New Jersey: A Shot at Syringe Access Reform
June 18, 2003
Because sharing needles is more effective at spreading HIV than sex, many states in the early days of the AIDS epidemic began to legalize the sale of syringes, and some even funded needle exchange programs. But in New Jersey, opposition to such programs has been strong, particularly during the administration of Gov. Christie Whitman.
Critics point out that public health in New Jersey has suffered as a result. Nationwide, IV drug use accounts for 25 percent of HIV infections. But in New Jersey, it accounts for 46 percent of cases, according to state and federal data. The state has the ninth largest population in the nation but ranks fifth in total AIDS cases. New Jersey also has the highest rate of HIV-infected women and the third-highest rate of pediatric AIDS.
Proponents of legal syringe sale and needle exchange are hoping that Gov. James E. McGreevey will be an ally for the cause. They are encouraged by McGreevy's appointment of a health commissioner who favors such programs and an AIDS advisory group with members who support those measures. "Under Whitman, we knew it was never going to happen. But McGreevey has indicated support. Certainly, the political climate is more receptive," said Roseanne Scotti, director of the nonprofit New Jersey Drug Policy Project, which advocates needle exchange.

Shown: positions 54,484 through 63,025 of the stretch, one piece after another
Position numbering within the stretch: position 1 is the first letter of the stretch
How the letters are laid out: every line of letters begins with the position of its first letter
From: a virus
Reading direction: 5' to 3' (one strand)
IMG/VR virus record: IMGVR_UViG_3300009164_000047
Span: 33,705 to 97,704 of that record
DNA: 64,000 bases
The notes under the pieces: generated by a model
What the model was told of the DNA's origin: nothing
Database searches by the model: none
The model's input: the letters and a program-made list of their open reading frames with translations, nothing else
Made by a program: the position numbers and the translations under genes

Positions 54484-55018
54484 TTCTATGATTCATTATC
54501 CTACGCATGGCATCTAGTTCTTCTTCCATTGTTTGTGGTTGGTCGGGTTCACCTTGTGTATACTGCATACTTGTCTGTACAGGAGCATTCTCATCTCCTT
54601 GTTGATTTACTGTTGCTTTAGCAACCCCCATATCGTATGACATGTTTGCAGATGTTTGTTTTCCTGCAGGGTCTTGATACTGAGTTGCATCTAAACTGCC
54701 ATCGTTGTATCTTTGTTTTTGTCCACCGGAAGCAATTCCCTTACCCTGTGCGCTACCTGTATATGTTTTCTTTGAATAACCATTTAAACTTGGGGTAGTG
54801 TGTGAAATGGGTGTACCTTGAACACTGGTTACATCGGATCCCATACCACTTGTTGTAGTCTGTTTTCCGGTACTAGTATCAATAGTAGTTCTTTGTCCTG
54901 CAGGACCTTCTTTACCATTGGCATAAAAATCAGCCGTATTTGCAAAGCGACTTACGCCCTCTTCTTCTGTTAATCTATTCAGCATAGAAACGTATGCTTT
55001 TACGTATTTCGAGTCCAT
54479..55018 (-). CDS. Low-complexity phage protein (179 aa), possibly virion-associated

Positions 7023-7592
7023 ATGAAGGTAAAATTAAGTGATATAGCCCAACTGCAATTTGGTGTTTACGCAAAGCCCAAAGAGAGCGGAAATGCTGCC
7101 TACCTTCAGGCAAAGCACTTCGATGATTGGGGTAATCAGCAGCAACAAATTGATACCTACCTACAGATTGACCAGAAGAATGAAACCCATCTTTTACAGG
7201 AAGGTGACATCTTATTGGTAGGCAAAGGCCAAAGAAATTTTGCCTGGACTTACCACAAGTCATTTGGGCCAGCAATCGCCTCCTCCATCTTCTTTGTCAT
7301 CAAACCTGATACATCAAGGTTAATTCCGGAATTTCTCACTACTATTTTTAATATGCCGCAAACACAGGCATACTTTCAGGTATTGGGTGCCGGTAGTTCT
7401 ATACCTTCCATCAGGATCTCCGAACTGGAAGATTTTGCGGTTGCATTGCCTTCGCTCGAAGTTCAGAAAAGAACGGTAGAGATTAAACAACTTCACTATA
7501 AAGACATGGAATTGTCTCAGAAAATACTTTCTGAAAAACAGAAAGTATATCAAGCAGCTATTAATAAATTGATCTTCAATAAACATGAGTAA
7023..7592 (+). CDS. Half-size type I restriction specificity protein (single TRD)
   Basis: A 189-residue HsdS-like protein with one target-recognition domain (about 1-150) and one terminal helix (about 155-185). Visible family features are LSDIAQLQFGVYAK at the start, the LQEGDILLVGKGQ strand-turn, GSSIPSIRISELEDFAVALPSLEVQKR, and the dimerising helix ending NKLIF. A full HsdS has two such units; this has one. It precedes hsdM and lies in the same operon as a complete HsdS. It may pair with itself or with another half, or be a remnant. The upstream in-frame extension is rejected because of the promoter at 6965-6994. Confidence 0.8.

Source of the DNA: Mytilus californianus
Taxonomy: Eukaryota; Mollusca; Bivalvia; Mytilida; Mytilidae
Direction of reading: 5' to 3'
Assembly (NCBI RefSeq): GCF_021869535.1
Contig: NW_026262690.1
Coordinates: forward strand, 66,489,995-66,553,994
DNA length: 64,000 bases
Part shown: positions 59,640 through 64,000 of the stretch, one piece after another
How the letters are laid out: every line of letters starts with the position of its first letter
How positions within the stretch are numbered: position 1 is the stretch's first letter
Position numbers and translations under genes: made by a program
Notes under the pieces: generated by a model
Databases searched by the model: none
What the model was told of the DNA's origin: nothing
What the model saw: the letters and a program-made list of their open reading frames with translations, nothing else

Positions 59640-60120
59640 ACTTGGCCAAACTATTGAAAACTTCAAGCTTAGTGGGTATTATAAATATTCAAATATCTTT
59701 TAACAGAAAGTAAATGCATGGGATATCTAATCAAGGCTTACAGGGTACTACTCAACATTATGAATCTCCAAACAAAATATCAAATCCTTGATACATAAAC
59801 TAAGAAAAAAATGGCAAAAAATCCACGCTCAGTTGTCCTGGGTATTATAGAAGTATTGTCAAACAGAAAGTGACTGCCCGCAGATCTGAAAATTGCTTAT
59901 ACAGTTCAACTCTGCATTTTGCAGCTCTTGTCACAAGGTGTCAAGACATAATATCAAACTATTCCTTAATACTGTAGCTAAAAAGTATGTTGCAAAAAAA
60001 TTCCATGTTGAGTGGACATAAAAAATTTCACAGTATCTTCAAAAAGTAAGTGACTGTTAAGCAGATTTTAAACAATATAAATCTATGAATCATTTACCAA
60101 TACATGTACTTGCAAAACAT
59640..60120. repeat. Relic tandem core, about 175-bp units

A bill sponsored by Rep. Reed Gusciora (D-Mercer) would allow syringes to be legally sold but would not provide state funding for needle exchange. According to Gusciora, his bill "nullifies critics who say we should not use taxpayer money to facilitate the habit of addicts. This would enable nonprofit service providers to run their own [programs]." He is planning hearings for the fall.
State Health Commissioner Clifton R. Lacy said the state "can move forward" on the issue of needle exchange. Lacy added that he and McGreevey support legalization of syringes and hospital-based needle exchange programs that provide drug treatment and education as well as other services such as TB testing.
Star-Ledger (Newark, N.J.)
06.15.03; Carol Ann Campbell
This article was provided by U.S. Centers for Disease Control and Prevention. It is a part of the publication CDC HIV/Hepatitis/STD/TB Prevention News Update. Visit the CDC's website to find out more about their activities, publications and services.